First, look for these vision challenge warning signs. If your child loses their place or uses their finger when reading, is unable to sustain visual attention to near tasks, struggles with reading comprehension, takes forever to complete their homework, tilts their head when reading, or closes or covers an eye when reading. Any of these signs could indicate a vision challenge that we can help your child overcome.
We’ll contact you no later than the next business day to schedule.
The information on this page is vital to read. Children with vision-related learning problems often go undetected because many have 20/20 vision. 80% of what you perceive, comprehend and remember relies on the efficiency of the entire visual system. Gaps or delays with visual skills create a weak foundation for building academic achievement, including reading, writing, attention, school performance, and even sports. The development of good visual skills is necessary to become an efficient learner and for a child to perform at their highest potential.
Vision is a learned process just like learning to master abilities such as sitting up, rolling over, walking, and talking. This is the reason you should view vision exams as wellness checkups rather than need-only exams. The type of vision exam we’re describing goes well beyond the quick eye health check with pediatricians or the school nurse. They, along with most ophthalmologists and optometrists, do not check all areas of the visual system.
Eyesight is only a tiny part of the entire visual system. It is essential to distinguish between eyesight versus the active and dynamic process of vision. “Normal” vision does not always mean well-functioning eyes. Eyesight is how clearly your child can see (e.g., 20/20) from a certain distance. However, what does that tell us about the ability to sustain near work?
What about the ability to change focus from far to near and near to far? The ability to read words on a page smoothly? Or the ability to process visual information effectively? Beyond an initial eye exam, it is important to also check visual efficiency skills along with visual information processing skills. Visual efficiency skills refer to how the muscles outside the eyeball direct sight and communicate with the brain.
For the eyes to read easily, they need to be able to aim, jump, and track. In order to see something clearly and comfortably, both eyes need to work well as a team. Focus control happens inside the eyeball. This control needs to be accurate to see clearly both at near and far as well as to sustain clarity over time. Vision information processing happens in the brain. It is our ability to interpret, analyze, and give meaning to what we see.
Good visual processing skills include:
Several mechanisms come into play when a child is asked to read.
The skills needed for effective reading include:
From birth to 5 years old, children are ‘learning to see.’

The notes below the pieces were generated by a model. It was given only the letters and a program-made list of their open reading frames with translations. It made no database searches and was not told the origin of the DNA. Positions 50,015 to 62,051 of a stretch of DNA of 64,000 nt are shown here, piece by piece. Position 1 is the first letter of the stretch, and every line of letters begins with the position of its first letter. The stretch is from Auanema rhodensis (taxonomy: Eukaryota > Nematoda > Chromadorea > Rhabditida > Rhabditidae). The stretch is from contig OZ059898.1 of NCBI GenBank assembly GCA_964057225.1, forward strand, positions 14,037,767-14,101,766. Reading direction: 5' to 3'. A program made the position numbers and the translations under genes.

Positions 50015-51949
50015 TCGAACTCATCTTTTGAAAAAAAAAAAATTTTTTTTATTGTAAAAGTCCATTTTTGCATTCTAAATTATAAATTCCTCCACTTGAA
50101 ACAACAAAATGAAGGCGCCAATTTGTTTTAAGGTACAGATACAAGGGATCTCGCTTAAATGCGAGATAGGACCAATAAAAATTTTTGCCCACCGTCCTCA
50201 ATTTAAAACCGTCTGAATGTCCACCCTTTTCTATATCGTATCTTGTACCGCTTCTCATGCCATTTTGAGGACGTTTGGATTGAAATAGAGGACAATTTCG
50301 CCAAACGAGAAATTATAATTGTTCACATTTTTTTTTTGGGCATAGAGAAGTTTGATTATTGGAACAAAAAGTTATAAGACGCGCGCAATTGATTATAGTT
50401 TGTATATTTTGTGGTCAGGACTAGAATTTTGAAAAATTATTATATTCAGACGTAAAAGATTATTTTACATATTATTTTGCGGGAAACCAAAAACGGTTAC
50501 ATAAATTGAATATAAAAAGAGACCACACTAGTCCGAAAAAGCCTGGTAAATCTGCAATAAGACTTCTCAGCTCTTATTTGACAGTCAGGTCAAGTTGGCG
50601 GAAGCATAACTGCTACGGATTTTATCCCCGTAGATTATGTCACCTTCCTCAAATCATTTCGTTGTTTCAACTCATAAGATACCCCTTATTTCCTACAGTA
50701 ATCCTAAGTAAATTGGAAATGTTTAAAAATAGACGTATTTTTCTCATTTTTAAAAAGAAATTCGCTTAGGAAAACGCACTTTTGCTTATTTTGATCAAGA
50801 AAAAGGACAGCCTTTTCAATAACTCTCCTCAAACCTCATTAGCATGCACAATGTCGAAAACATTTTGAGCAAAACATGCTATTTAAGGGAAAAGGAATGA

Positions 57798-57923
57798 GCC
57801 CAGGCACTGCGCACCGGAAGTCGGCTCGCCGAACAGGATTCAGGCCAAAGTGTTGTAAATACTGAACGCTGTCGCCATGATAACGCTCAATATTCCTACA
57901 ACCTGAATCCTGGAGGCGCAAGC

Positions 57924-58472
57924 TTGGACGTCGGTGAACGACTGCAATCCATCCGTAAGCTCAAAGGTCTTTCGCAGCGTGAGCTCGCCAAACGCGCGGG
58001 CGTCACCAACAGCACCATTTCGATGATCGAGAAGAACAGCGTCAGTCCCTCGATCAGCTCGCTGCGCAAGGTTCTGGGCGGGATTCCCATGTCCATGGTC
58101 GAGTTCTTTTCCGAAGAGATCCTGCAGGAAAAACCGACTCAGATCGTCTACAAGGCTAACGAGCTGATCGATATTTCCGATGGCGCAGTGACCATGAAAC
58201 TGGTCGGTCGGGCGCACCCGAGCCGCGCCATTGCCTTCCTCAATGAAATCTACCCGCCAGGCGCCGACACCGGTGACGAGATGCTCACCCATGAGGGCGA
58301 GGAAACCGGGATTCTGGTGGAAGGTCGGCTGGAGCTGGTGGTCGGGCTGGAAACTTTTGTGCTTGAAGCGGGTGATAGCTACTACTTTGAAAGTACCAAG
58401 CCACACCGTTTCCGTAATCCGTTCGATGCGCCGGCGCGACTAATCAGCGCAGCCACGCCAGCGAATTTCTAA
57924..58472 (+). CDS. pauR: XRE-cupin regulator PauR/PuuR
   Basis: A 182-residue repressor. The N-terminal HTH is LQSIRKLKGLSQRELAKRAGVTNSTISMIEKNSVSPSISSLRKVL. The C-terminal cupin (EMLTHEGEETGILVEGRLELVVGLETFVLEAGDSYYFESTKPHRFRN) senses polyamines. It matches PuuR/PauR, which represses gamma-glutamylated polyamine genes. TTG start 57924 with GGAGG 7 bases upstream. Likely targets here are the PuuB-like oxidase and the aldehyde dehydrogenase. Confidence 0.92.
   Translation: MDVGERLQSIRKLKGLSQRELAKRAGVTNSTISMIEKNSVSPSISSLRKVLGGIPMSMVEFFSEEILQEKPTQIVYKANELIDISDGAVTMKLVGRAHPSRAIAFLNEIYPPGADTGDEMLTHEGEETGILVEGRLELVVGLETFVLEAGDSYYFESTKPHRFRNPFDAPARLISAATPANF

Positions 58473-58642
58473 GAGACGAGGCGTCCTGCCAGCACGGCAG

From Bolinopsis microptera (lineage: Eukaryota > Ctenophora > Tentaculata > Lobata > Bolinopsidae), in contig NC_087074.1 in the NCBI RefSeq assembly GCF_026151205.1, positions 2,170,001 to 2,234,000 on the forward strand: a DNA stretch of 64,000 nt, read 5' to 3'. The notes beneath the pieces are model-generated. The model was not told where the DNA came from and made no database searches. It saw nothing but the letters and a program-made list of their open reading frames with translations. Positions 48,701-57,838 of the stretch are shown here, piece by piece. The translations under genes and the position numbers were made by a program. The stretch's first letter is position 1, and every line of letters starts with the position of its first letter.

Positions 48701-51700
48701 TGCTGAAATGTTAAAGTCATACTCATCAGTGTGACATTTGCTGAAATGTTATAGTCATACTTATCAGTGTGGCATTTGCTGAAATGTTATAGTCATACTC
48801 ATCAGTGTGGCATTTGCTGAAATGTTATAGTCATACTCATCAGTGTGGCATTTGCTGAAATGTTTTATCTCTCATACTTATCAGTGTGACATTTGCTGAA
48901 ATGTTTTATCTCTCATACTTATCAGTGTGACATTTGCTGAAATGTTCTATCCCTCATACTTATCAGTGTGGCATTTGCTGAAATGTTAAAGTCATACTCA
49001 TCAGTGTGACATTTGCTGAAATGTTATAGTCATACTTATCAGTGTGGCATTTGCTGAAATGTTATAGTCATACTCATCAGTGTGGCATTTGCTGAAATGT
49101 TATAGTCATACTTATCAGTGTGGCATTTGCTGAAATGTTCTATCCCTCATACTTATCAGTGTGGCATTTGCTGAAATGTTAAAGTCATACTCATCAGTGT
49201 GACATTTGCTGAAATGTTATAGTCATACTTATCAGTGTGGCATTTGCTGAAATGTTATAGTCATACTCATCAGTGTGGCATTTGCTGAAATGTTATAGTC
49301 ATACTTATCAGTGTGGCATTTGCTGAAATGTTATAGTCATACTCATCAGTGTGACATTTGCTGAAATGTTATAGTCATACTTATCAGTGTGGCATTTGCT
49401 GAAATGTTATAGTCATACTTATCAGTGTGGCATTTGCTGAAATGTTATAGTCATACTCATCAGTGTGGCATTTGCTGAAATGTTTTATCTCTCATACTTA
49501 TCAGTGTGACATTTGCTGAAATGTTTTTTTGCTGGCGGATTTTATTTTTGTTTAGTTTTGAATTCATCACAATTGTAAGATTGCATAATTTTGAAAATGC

From Kindergarten to 2nd grade, most children are ‘learning to read.’
From 3rd grade and up, they are ‘reading to learn.’
When a child is ‘learning to read’ vision, problems can reduce their ability to know what they are looking at and impact their ability to remember numbers and letters. An aspiring reader will struggle to keep pace with classmates as they acquire this new skill. When a child is ‘reading to learn’ and has blurry or double vision, their ability to read for long periods of time and comprehend what they are reading can be severely reduced.
They won’t be able to process information as quickly as their fellow students and will fall behind. 75% of children identified as learning disabled have their most significant challenge in reading. They are often labeled as having “dyslexia.” Out of those children who are reading disabled, 80% of them have difficulties with one or more basic visual skill.
A vast majority of children that are diagnosed as suffering from dyslexia also experience a visual related reading challenge that can be related to focusing, eye teaming, and eye tracking deficiencies. Harvard Medical School and Boston Children’s Hospital team discovered that a staggering 79% of children who struggled with dyslexia also had problems with eye teaming, tracking and focusing versus 33% in typical readers.
In their article, they concluded that the “…assessment of vergence [eye teaming], accommodation [focusing], and eye movements may be helpful in the initial evaluation of children with dyslexia and will supplement the findings of a comprehensive ophthalmologic examination and a detailed literacy evaluation.”
Dyslexia is a term used to describe a condition that affects reading and spelling. In its truest form, dyslexia can be described as a neurological dysfunction in which the brains’ language center struggles with the translation of written symbols to spoken sounds. Children that have dyslexia frequently reverse letters and words, and have issues reading.